A doctor explains why spicy food makes you poop

I imagine the pearly gates slowly opening and gleaming upon the Heavens in the same way the doors to my refrigerator unveil twinkling jars of salsa and shiny bottles of hot sauce. In high school, I kept a bottle of Frank's RedHot in my locker at all times. Every night, I sleep in Sriracha boxers and a matching t-shirt. Eggs are incomplete without a generous scoop of habanero salsa on top.

Yet, the rest of my body does not react as pleasantly to spicy foods as my taste buds do. Stomach acid creeps up my esophagus while my lips tingle and my nose runs. Shortly after, my insides cramp up and it hits me: I really need to poop. The question is, why does spicy food make you poop?

Why the heck does this happen?

It starts out with a compound called capsaicin. Capsaicin is the component in peppers that makes them spicy. It's also an irritant, which is why you feel a burning sensation when you eat something spicy. Specifically, capsaicin binds to and activates your TRPV1 receptors. TRPV1 has a lot of functions in your body, but one of its main duties is regulating temperature. When TRPV1 detects high temperatures – like from capsaicin – it signals to your brain to stimulate pain.

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1. Abdominal pain

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2. Cramping

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3. Bloating

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4. Excessive gas

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5. Diarrhea

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6. Constipation

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7. Indigestion

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8. Anxiety or depression

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9. Loss of appetite

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TRPV1 receptors are not just located in your mouth. They're scattered all throughout your body, including your gastro-intestinal (GI) system. When capsaicin triggers the TRPV1 receptors in your intestines, it makes your GI system cramp up. Basically, your GI system is stimulated more than normal and gets things going faster – making you need to poop ASAP.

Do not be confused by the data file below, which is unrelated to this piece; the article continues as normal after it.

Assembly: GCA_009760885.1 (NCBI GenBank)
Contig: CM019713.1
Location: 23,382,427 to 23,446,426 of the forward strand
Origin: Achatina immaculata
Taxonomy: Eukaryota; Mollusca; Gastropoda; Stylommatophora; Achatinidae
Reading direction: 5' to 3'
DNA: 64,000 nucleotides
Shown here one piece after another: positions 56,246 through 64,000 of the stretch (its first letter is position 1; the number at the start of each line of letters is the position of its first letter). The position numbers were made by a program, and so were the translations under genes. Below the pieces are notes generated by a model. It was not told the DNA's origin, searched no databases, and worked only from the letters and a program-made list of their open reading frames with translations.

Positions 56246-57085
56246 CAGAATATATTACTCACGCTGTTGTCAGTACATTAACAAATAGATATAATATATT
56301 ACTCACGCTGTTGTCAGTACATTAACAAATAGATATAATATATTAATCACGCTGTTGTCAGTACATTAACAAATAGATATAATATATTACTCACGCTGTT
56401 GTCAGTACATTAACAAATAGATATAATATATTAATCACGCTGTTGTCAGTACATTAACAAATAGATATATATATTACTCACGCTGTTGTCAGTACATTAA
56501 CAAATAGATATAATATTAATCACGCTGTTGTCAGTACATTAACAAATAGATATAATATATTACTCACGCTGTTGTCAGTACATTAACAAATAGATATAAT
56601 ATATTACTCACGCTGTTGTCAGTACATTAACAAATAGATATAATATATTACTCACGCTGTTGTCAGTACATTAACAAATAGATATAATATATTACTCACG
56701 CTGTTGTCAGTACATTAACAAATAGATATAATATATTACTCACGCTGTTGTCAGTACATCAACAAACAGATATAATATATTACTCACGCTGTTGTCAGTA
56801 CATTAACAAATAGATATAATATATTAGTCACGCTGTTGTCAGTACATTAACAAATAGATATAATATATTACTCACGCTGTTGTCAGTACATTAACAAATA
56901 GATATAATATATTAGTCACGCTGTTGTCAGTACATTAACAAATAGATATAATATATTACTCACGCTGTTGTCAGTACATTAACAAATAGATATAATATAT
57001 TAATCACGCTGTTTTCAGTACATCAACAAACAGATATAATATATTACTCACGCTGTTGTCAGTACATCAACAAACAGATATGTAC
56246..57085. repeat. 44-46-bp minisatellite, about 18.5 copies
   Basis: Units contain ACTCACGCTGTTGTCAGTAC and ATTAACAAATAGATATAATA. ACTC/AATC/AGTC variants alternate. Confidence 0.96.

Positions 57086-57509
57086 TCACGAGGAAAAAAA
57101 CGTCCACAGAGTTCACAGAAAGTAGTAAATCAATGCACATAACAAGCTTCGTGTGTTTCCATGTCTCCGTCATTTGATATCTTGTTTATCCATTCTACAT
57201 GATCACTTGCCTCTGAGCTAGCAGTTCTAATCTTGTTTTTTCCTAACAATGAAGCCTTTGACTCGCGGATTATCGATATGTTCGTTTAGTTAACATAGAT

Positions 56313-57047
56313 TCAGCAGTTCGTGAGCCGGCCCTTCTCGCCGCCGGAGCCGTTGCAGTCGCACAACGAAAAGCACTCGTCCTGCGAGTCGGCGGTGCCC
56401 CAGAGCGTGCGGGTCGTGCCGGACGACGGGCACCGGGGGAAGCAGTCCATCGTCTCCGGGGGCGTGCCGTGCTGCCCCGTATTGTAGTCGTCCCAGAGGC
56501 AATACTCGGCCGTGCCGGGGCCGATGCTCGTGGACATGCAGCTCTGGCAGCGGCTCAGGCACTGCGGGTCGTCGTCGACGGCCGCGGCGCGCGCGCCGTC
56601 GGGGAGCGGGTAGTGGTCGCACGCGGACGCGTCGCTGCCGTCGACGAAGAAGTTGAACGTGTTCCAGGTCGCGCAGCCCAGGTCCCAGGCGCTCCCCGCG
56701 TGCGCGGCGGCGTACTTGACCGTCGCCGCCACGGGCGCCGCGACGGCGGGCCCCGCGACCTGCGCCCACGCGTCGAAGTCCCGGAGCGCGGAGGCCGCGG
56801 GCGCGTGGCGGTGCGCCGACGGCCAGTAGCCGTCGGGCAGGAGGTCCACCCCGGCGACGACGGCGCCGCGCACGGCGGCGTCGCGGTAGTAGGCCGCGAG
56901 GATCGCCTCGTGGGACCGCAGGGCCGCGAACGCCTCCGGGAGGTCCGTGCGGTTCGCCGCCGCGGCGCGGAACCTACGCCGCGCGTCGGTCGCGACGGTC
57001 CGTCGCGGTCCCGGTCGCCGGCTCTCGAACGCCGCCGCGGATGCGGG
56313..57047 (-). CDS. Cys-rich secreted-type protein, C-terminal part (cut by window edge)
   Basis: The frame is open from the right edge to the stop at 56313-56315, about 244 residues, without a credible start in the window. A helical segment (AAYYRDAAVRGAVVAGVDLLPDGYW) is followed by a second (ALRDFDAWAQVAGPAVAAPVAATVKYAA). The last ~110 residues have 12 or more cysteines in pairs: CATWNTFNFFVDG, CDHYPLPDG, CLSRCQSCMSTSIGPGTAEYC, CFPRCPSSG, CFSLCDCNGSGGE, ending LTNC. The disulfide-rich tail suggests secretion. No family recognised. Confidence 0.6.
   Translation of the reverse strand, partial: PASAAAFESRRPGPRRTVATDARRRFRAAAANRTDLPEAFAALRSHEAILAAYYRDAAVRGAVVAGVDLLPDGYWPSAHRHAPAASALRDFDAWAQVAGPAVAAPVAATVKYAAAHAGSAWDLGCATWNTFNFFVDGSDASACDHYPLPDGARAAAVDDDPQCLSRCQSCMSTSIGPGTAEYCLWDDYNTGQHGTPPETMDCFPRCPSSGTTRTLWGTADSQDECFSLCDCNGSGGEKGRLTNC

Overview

Moreover, your anus actually has TRPV1 receptors too. Whatever capsaicin is not absorbed by your body during digestion is later pooped out. That's why it may have burned last time you pooped out spicy curry.

If you're planning on ingesting spicy food, I recommend locating the nearest restroom in preparation for a rapid digestion. Also, remember that your anus has TRPV1 receptors too, so whatever you feel going in, you'll feel going out. Be kind to your butt.

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Frequent bleeding when you poop.

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A change in bowel habits.

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Constant bloating.

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Constant gas.

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Having thin, ribbonlike stools.

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Weight loss.

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Low energy.

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Thank you to Christine Dones, GI Endoscopy RN at Advocate South Suburban Hospital, for setting the record straight on why spicy food makes you poop.

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